01/03/2021 | Andrew Tracey
Andrew Tracey is a long time collaborator with Bulldog Gear. A coach, writer and current fitness editor of Men’s Health Magazine, he has been in and around the fitness industry for the past 16 years. Having enjoyed and endured a number of disciplines from endurance racing, to strongman, to Crossfit AT enjoys getting neck deep in the practice just as much as the theory.

If you follow any fitness accounts on social media, there’s every likelihood that you’ve already heard of ‘the nordic curl’, a bodyweight hamstring exercise that in effect allows you to perform hamstring curls (the type you’d usually see performed on specialist machines), targeting all four muscles in the back of the legs with nothing but your bodyweight.

Despite the sudden surge in popularity, the Nordic Curl is by no means a new invention dreamt up for instagram engagement alone. In fact, it can be traced all the way back to the 19th century, where it was featured in books on physical culture.

This one’s a classic.

Don’t be lulled into a sense of false security by the ‘bodyweight’ suffix though, this is by no means an ‘easy’ movement- unassisted Nordic Curls make high rep sets of the pistol squats look like child’s play. With a myriad of regressions to work through and strength to be built before you can even come close to performing a single, solitary rep, this is far from an entry level exercise.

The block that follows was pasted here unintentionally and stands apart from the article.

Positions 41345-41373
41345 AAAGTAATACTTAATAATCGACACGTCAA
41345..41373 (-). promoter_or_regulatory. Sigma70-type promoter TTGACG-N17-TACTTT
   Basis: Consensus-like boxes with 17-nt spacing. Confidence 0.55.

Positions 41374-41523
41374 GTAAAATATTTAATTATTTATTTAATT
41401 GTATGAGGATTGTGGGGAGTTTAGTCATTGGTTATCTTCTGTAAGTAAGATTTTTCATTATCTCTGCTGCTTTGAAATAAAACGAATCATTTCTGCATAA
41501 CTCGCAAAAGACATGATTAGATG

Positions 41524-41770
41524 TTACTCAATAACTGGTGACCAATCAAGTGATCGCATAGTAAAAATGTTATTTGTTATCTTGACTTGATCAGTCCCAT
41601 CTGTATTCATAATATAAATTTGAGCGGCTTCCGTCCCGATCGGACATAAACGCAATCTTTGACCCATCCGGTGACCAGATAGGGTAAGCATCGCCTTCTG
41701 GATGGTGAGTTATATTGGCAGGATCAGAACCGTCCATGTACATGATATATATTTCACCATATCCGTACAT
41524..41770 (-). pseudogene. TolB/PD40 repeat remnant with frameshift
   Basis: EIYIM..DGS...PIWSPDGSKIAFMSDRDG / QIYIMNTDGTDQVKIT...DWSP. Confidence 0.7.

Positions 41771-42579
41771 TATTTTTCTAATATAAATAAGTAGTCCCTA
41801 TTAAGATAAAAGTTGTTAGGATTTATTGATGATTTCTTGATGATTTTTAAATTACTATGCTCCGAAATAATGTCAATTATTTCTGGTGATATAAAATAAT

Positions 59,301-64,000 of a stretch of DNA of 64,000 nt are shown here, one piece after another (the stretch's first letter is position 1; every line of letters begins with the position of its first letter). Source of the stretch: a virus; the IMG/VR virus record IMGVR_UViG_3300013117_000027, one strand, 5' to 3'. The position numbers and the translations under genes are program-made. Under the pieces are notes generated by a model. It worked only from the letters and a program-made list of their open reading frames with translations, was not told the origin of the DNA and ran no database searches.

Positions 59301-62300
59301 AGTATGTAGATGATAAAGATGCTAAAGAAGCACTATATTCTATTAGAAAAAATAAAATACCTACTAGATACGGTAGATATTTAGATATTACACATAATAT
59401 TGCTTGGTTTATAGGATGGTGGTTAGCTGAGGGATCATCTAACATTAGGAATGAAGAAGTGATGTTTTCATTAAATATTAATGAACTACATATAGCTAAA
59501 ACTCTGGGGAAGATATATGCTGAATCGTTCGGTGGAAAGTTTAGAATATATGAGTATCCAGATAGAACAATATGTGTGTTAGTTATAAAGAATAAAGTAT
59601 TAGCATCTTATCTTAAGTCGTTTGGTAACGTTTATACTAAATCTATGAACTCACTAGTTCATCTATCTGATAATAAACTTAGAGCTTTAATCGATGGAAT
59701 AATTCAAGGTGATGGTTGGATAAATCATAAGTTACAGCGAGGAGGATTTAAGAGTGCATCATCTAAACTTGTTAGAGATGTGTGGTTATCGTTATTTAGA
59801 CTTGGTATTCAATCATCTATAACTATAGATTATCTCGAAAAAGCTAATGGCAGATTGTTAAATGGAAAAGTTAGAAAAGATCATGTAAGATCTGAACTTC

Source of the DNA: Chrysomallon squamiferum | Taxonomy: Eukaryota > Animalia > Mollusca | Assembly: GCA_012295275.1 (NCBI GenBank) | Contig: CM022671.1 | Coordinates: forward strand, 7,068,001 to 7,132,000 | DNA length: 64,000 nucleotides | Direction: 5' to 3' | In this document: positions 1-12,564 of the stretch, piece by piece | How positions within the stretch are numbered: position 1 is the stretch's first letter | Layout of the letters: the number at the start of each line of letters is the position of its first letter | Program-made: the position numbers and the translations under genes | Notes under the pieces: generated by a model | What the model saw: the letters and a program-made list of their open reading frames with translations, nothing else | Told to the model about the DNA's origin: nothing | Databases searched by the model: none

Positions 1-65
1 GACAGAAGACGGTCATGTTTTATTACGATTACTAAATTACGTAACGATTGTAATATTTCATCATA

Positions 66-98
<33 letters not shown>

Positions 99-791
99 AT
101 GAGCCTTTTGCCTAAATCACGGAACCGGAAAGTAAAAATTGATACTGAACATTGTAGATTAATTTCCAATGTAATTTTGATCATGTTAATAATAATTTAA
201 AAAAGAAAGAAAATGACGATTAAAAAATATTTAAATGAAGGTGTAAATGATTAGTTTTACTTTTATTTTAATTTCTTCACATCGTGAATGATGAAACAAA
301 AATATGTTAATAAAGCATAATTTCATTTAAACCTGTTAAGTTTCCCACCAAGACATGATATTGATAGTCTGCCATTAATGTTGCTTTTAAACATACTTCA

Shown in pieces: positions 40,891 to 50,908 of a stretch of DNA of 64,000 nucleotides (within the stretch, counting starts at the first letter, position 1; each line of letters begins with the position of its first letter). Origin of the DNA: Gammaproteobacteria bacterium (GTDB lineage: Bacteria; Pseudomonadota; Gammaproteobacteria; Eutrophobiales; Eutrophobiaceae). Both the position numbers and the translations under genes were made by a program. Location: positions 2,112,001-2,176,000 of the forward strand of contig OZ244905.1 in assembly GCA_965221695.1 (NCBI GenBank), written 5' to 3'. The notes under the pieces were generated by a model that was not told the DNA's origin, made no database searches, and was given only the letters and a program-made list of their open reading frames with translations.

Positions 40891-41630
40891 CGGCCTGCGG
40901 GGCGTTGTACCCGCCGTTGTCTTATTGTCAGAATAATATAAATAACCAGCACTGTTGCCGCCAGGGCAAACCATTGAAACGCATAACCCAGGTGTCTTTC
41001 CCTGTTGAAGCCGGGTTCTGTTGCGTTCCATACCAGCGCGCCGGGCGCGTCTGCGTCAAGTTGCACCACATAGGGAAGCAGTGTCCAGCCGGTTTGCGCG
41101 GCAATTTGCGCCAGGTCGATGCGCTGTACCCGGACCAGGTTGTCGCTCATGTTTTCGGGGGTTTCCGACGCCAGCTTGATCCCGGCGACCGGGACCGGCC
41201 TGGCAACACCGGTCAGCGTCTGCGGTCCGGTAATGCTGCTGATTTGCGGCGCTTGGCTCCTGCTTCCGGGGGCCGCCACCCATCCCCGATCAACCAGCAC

Thankfully, if you’re less than interested in working your way through the regressions, and want a pragmatic solution to start hitting those hamstrings now, there are several, specialist machines that offer counterweighted solutions, helping you to offset the weight of your body while you focus on building strength. Great for those who have access. Less so for the rest of us.

Fortunately, there’s a solution that requires no specialist machinery, can be performed in any gym, and only necessitates a few bits of kit that you probably already have in your gym bag.

 

Buckle Up: DIY Assisted Nordic Curl Hack

-Position a bench slightly in front of a pull-up bar or sturdy anchor point for a resistance band.

-Loop a band around the bar.

-Assume a tall kneeling position on top of the bench, facing away from the bar.

-Wrap a lifting belt around the bench and over your legs, just above your heels.

-Adjust the belt until your feet are snuggly compressed into the bench, ensuring there is no free play in the belt.

-Reach back for the resistance band, hold it over your head or position it beneath your armpits

-Tense your glutes, brace your core and slowly allow your body to begin ‘falling’ forward, contract your hamstrings to slow your descent allowing the band to help.

-As your chest touches the bench flex your hamstrings focussing on ‘breaking out of the belt’.

-Maintain a straight line from your knees to shoulders as your rise back up to the starting position.

If this is initially too difficult, use your arms to push the bench away and help you back to the top, focussing on controlling the eccentric or lowering portion of the rep.

As your strength builds and the number of reps you are able to perform rises, use progressively smaller bands for assistance.

March 01, 2022 — Andrew Tracey
Tags: nordic curls

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